It’s Independence Day here in the US, in which we celebrate our break with the British Empire. We’re 239 years old and, despite what some sanctimonious Lefty scolds might think, I think we’ve done pretty darned good. We’re not without our problems or faults, some of them serious, but I continue to believe America is exceptional among the nations of the world and that we are indeed a force for good. If you’re looking for some good Independence Day reading, there’s always the Declaration of Independence itself. Think of it as a short ideological summation of who and why we are.
Then there’s the US Constitution and the Bill of Rights, which function as a citizen’s “owner’s manual.” And yes, to those of you in other countries raising an eyebrow about now, we do tend to place those documents on a pedestal. You have to admit, however, they’ve worked well for over two centuries. How many republics and constitutions has France had in that time?
Gosh, it’s become quiet….
By the way, at The Federalist, John Daniel Davidson asks us to consider how the Declaration’s list of King George’s offenses against the (then English) constitutional order and the rights of the American people might well also apply to President Obama.
A lot’s been written around the Web about today on the meaning of Independence day, so I’ll spare you my musings. Instead, I want to leave you with the thoughts of historian Victor Davis Hanson (1) who, writing in National Review in 2008 (2) at a time of growing national discord, wanted to remind us that things often had been much worse and that, on that 4th of July six years ago, we could use a little perspective:
On this troubled Fourth we still should remember this is not 1776 when
New York was in British hands and Americans in retreat across the
state. It is not 1814 when the British burned Washington and the entire
system of national credit collapsed — or July 4, 1863 when Americans
awoke to news that 8,000 Americans had just been killed at Gettysburg.
We are not in 1932 when unemployment was still over 20 percent of the
work force, and industrial production was less than half of what it had
been just three years earlier, or July, 1942, when tens of thousands of
American were dying in convoys and B-17s, and on islands of the Pacific
in an existential war against Germany, Japan, and Italy.
God it is not mid-summer 1950, when Seoul was overrun and arriving
American troops were overwhelmed by Communist forces as they rushed in
to save a crumbling South Korea. We are not in 1968 when the country
was torn apart by the Tet Offensive, the assassinations of Martin
Luther King Jr. and Robert Kennedy, and the riots at the Democratic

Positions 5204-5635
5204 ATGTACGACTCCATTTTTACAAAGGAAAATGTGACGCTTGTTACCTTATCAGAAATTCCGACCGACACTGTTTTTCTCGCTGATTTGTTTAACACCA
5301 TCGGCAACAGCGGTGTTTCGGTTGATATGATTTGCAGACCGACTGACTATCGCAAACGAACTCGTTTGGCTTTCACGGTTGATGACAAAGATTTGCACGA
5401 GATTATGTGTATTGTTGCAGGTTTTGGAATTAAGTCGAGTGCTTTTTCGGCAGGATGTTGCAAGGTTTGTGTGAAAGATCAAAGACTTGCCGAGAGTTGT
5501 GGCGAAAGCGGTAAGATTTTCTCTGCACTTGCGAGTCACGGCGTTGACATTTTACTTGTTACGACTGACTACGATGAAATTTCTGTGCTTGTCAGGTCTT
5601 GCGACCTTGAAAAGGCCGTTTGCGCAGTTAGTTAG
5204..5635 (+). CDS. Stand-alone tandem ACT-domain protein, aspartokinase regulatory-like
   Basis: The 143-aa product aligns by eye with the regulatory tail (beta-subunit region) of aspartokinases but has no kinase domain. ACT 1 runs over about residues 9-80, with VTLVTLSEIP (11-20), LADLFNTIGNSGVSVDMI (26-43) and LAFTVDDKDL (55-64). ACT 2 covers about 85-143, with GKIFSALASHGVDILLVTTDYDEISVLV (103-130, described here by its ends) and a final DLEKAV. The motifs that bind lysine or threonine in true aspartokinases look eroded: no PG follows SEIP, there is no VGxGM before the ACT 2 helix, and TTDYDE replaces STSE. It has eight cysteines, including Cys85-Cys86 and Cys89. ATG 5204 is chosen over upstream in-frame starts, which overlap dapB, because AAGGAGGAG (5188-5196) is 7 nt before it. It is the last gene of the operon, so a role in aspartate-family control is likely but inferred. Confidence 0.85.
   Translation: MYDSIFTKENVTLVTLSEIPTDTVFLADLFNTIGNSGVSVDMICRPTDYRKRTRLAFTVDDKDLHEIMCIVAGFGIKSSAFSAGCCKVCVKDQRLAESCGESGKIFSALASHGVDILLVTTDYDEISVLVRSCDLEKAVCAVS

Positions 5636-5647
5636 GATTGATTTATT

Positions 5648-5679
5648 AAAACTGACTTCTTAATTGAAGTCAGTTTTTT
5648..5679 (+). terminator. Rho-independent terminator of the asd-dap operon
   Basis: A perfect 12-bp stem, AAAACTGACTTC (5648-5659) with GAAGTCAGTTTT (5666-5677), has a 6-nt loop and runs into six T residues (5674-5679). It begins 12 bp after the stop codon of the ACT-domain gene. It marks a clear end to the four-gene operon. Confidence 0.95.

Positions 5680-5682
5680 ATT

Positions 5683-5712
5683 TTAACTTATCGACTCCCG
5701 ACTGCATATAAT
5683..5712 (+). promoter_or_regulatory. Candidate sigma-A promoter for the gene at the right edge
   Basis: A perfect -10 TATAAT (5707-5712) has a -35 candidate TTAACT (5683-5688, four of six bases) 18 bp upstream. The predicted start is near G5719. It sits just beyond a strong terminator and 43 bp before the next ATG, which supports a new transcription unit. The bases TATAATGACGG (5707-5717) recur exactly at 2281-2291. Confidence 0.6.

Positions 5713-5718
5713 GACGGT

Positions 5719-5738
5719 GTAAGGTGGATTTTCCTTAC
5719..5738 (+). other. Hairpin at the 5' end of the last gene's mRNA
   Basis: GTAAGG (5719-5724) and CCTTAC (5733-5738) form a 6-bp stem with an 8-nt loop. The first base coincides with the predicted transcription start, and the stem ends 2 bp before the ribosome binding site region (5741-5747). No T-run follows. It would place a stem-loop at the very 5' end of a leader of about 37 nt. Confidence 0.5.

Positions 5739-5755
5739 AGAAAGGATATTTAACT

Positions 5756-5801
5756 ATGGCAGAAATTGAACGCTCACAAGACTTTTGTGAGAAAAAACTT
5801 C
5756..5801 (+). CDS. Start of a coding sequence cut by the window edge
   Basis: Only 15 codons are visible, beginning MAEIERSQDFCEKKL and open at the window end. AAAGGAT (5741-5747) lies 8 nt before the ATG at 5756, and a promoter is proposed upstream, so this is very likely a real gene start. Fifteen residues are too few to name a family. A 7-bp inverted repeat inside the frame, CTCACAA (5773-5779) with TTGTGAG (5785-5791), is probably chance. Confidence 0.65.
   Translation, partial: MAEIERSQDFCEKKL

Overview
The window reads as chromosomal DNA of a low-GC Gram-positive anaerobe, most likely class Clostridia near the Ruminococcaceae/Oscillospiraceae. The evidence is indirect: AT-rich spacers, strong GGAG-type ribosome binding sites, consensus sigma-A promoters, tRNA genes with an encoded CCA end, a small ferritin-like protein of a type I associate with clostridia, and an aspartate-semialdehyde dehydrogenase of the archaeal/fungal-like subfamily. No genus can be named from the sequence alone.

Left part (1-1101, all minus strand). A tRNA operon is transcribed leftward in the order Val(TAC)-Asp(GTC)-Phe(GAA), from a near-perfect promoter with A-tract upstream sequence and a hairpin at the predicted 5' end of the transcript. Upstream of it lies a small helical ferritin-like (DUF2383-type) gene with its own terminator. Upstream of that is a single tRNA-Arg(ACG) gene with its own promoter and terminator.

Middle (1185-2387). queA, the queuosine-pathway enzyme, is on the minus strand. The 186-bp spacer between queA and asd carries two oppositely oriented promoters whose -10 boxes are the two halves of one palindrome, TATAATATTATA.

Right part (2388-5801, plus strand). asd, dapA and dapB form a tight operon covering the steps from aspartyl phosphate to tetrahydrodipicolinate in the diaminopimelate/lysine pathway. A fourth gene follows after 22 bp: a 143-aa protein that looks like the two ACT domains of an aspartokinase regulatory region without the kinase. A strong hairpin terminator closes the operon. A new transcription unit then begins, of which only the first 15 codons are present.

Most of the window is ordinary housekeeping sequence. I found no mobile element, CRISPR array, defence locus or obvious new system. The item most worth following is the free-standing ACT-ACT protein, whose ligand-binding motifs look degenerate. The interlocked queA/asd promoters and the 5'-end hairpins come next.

convention in Chicago. And we are not even in the waning days of 1979,
a year in which the American embassy was seized in Tehran and hostages
taken, the Soviets were invading Afghanistan, thousands were still
being murdered in Cambodia, Communism was on the march in Central
America, and our president was blaming our near 6-percent unemployment,
8-percent inflation, 15-percent interest rates, and weakening
international profile on our own collective “malaise.”
live in the most prosperous and most free years of a wonderful
republic, and can easily rectify our present crises that are largely of
our own making and a result of the stupefying effects of our
unprecedented wealth and leisure. Instead of endless recriminations and
self-pity — of anger that our past was merely good rather than perfect
as we now demand — we need to give thanks this Fourth of July to our
ancestors who created our Constitution and Bill of Rights, and suffered
miseries beyond our comprehension as they bequeathed to us most of the
present wealth, leisure, and freedom we take for granted.
Still holds true, I think.
RELATED: Also from 2008, a love-letter to America. There is a point of view that sees the American Revolution as a second English Civil War. It’s an opinion with some merit, I think, given that the Patriots saw themselves as defenders of rights granted under the Bill of Rights of 1689. Continuing that theme at National Review, Daniel Hannan, a British MEP who’s more of a Patriot than many Americans I know these days, writes about the meaning of the forgotten flag of the American Revolution. Also at NR, British emigrant to America Charles Cooke considers the civil war of 1776. Cooke’s articles should be on your must-reading list. On American exceptionalism, Jonah Goldberg looks at how progressives really resent it. Finally, Salena Zito takes us to where independence began.
(1) aka, my spiritual leader
(2) Sorry, the old link is broken, and National Review can’t be bothered to provide a searchable archive. Bad show, NR, bad show. Update: Found a re-posting. Do read it all.